Winter Session Info Posted
Do you want to become a more complete volleyball player? Would you like to be a better passer? Develop better ball control? Improve your defense? Become a more effective and dynamic attacker? Do you want to return to the gym in the fall moving faster, jumping higher and playing with greater agility than you ever did before? If any of these results sound good to you then you should play and train for beach volleyball. Top coaches agree; in fact nearly every reputable collegiate coach in the country agrees - that beach volleyball is one of the best training methods known for improving your indoor performance and it's healthy and fun too!
Olympic gold medalist/Women's National Indoor Team Coach and beach legend Karch Kiraly recommends beach volleyball for indoor players. According to Karch: It's easier to take your outdoor skills into the gym than to bring your indoor skills outside. Simple reason. Beach volleyball forces you to have all the skills. That's why I think it's a good idea for indoor players to play on the beach. . . . Learning those skills can only help improve a player's indoor performance. All my years playing on the beach as a kid certainly helped my indoor game. If nothing else, a player's quickness and jump will be increased by playing on soft sand. Karch Kiraly.
USA Volleyball's John Kessel also recommends beach volleyball for improving your indoor game. John says that: The beach game is GREAT for improving your indoor skills/game. Whatever your weaknesses are, you get to work on them a ton. Unlike the 6 person game, you touch the ball in every rally, and with just two of you covering the court, you learn to read and anticipate much better. Dealing with the sun and wind helps you be more adaptable. Player height is less important outdoors where ball control and skill is more important. . . . John Kessel, USA Volleyball Director of Education, Grassroots, Disabled & Beach Volleyball.
Why is the beach game so effective in improving indoor performance? Mainly because you touch the ball on every play and play in difficult sun, sand and wind conditions that force you to learn good ball control. As Rick McLaughlin, head men's volleyball coach at University of California, Santa Barbara, explains: I have always told my players to play in games at the beach during the off season. It helps in so many ways. First, there are fewer [players] around that can bail out your mistakes. Playing at the beach works your ball control skills. It seems it's always the beach player who steps in from the back row to set the ball after one of those inspirational digs by the setter. Those transition plays win matches. The sand also helps your speed and agility. Indoors you'll expand your digging range and be quicker in pursuit of balls. A [beach player] can do it all out there & dash, hit, set, block and coaches love to have those types of athletes.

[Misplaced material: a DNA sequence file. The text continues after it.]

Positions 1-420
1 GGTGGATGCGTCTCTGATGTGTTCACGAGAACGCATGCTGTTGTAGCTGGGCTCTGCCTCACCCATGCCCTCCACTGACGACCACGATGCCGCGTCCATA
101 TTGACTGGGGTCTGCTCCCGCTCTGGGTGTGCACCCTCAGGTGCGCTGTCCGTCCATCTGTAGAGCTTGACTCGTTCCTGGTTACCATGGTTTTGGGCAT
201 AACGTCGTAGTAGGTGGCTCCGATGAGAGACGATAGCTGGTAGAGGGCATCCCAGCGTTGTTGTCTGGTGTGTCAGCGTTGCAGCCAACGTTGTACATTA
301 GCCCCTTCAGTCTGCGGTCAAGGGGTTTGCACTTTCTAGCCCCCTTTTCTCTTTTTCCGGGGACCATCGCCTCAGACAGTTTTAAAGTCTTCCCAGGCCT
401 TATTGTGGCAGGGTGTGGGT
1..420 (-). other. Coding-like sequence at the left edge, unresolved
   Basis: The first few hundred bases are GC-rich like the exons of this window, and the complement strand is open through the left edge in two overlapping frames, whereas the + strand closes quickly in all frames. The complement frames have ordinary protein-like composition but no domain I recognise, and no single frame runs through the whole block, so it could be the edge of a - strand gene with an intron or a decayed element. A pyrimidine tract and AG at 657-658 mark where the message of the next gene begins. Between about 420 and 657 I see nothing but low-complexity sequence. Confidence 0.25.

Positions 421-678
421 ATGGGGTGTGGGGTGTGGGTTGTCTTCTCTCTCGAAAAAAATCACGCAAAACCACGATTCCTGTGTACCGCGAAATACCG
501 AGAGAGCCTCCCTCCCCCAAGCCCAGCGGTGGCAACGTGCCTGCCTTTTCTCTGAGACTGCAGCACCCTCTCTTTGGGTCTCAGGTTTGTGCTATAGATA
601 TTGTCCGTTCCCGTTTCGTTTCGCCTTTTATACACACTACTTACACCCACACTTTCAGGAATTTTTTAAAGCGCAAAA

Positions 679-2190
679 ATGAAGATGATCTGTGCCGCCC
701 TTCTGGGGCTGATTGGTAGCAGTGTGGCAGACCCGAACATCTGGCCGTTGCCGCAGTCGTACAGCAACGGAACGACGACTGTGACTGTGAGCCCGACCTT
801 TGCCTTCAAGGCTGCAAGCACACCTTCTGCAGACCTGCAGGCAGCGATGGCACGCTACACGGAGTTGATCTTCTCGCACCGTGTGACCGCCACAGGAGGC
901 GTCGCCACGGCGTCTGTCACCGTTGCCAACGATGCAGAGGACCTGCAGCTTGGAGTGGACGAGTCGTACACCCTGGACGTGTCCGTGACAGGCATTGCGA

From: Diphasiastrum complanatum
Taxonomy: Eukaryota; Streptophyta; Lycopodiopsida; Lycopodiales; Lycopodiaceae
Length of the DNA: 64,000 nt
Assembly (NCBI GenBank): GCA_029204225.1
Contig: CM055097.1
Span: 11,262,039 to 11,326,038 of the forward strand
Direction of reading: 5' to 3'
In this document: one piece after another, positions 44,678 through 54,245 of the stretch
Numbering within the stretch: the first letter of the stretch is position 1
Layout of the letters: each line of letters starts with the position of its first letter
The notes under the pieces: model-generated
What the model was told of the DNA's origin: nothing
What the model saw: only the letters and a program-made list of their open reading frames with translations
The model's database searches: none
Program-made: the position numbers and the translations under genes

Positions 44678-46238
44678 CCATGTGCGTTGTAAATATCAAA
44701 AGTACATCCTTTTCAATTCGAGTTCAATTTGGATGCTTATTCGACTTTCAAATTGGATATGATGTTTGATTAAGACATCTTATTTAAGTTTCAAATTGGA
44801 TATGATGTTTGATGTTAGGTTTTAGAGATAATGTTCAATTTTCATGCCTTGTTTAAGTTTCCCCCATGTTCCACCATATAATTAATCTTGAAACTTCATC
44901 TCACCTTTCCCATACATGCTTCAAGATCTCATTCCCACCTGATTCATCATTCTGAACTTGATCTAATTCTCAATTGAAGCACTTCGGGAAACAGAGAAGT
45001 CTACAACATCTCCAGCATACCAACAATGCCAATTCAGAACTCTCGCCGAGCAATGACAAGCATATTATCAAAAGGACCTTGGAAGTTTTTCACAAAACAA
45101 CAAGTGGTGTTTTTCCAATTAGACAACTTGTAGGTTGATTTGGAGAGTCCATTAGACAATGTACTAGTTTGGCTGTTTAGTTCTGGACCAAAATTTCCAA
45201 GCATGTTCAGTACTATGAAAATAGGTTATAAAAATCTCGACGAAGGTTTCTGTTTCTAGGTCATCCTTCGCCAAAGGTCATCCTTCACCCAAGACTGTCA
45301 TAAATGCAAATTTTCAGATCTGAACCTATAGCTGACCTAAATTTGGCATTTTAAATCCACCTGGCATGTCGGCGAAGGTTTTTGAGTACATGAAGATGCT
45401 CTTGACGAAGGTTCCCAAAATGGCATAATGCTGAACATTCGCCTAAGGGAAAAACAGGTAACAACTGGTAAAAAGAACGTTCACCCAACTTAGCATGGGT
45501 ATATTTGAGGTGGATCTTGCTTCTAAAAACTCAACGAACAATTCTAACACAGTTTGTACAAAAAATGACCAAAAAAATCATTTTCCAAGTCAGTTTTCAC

Now that the NCAA has approved sand volleyball as an official collegiate sport, college volleyball coaches increasingly are using beach volleyball training to improve even their indoor players. In fact the vast majority of women's collegiate sand volleyball players also compete on their college indoor teams and their collegiate coaches expressly recognize the benefits that sand volleyball has for their players's indoor game. John Cook, head coach of the University of Nebraska Women's Volleyball Program states: We feel there are many advantages to training in the sand and we have gone as far as building an indoor sand court at Nebraska. Not only can [the players] play on the sand, but we can train them there as well.
So if you play indoor volleyball and want to dramatically improve your game, learn, practice and play beach volleyball. It's effective, healthy and fun!